Posted: June 10th, 2015 | Author: Simo Isomaki | Filed under: Industry Insights | Tags: innovation, mobile broadband, telecom | No Comments »
In a video explaining the ideology behind its new wireless cellular service, Google describes Project Fi as an innovation in connectivity and communication. It’s an interesting experiment to be sure, but just how big of an impact can we expect Project Fi to have on telecommunications?
Google made headlines in the spring when it announced it was dipping its toes into the wireless waters with Project Fi, which will rely primarily on free Wi-Fi hotspots nationwide, supported by the Sprint and T-Mobile 4G cellular networks, to establish a continuous network. Project Fi is now back in the news due to reports of high initial demand. Google wrote in an email to hopeful subscribers that it will take until mid-summer for all of those who requested invites to receive full service access, adding that initial feedback has been “very positive.”
The service has earned hype for both its innovative use of technology – with Project Fi, your phone will automatically detect and switch to the best quality connection for your location, whether that’s 4G or Wi-Fi – as well its disruptive service terms. Project Fi is available without a contract, offers unlimited text and talk for $20 per month, plus $10 per GB of data, and includes a credit function that refunds subscribers the cost of any unused data at the end of the month. It’s interesting to note that much of the excitement of this announcement is around data and not voice services, which may underscore the idea that we’ve moved well past voice being the leading draw of cellular services.
There are a few reasons consumers are hopeful that Project Fi will turn the wireless industry on its head – the biggest one, of course, being Google’s reputation as an influential digital disruptor. Additionally, the announcement could not have been better timed, as many consumers are frustrated with the restrictive service offerings they receive from their current wireless operators and are eager for a more flexible and affordable alternative to knock the big players from their pedestals.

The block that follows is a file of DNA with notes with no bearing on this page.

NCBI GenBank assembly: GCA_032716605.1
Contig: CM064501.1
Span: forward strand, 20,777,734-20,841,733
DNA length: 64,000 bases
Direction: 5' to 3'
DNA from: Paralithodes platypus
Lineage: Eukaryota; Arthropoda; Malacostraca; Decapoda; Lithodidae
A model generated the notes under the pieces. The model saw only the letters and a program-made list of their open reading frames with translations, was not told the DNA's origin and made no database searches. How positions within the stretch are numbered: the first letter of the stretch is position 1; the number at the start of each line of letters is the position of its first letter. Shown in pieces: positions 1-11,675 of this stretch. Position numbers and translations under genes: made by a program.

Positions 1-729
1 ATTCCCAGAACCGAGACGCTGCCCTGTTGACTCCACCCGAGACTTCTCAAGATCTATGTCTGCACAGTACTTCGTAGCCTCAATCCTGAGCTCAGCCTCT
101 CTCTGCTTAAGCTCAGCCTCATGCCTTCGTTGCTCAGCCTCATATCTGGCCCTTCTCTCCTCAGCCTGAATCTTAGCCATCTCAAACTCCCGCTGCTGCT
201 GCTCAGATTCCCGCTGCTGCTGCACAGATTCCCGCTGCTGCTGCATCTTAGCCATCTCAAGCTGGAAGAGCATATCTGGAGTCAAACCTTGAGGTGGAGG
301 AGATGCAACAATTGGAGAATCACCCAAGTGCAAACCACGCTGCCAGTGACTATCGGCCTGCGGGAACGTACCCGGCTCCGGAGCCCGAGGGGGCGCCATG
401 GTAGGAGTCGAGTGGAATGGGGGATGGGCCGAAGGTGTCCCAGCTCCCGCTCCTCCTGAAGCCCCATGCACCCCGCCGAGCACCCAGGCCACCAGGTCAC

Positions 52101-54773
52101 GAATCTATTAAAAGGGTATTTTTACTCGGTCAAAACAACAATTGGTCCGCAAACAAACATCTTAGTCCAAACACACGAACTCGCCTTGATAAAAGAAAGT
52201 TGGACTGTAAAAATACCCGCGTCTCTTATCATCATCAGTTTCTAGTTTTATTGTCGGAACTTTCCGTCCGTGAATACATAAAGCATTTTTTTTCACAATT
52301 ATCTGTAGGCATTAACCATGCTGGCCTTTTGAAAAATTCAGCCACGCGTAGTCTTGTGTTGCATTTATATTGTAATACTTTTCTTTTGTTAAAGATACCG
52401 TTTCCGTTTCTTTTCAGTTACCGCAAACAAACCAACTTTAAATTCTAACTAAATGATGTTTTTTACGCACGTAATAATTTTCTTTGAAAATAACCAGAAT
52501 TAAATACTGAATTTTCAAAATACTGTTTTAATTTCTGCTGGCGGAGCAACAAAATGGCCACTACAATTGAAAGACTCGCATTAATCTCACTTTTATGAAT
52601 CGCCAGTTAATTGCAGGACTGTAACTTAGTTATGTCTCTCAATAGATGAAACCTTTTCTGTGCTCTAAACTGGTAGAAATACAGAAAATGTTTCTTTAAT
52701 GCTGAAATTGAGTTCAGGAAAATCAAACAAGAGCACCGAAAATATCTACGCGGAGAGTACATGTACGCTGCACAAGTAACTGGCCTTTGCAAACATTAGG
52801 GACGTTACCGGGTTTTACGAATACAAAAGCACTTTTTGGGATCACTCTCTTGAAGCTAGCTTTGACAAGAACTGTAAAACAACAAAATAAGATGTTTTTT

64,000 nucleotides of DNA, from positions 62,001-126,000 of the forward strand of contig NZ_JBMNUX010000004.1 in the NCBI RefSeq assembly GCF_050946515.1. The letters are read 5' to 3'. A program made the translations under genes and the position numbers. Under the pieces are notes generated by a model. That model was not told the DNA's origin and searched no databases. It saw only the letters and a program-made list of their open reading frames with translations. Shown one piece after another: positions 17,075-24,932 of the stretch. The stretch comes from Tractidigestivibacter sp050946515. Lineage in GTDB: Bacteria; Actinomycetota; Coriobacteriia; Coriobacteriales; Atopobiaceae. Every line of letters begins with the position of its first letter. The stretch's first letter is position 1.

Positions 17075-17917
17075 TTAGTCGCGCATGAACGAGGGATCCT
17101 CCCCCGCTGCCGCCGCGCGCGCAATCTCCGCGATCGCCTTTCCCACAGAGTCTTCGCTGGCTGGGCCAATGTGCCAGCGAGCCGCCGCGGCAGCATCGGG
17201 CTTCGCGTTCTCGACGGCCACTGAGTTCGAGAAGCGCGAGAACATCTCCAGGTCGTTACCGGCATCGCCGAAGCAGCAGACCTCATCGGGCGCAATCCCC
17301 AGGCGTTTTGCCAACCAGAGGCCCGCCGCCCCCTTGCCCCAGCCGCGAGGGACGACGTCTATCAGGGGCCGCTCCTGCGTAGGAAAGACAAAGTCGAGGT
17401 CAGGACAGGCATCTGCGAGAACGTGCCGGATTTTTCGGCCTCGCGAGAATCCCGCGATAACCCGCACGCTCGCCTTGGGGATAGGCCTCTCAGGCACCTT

At the same time, evidence suggests that Google isn’t interested in a market takeover. The tech giant is known to experiment in the field of connectivity – see its Project Loon initiative and Titan acquisition, which rely on high-altitude balloons and lightweight solar-powered drones, respectfully, to expand LTE availability worldwide.
Additionally, in comments at this year’s Mobile World Congress, product head Sundar Pichai clarified that Google intends to help carriers push the boundaries of wireless, but not necessarily stand alone as a competitive operator at scale.
“Our goal is to drive a set of innovations we think should arrive, but do it a smaller scale, like Nexus devices, so people will see what we’re doing,” Pichai said.
So what can we realistically expect from Project Fi? The initiative represents a starting point in Google’s wireless experimentation. It would seem that the primary goal is to experiment with Wi-Fi-first networks. Could we soon see enough dispersion of Wi-Fi hotspots to make it possible for Google to run an entirely Wi-Fi powered phone service, free from reliance on cell network support and entirely independent to traditional mobile operators? The U.S. is certainly a great testing ground in that respect, as many other countries lack the Wi-Fi density needed to support Google’s experimentation.
Is it possible, too, that Project Fi might help Google prepare for the coming 5G revolution. Many in telecommunications believe that, in order to deliver dramatically more speed and capacity, 5G must be heterogeneous wireless networks built on unlicensed spectrums. Could Project Fi be Google’s attempt to learn what such a network might look like?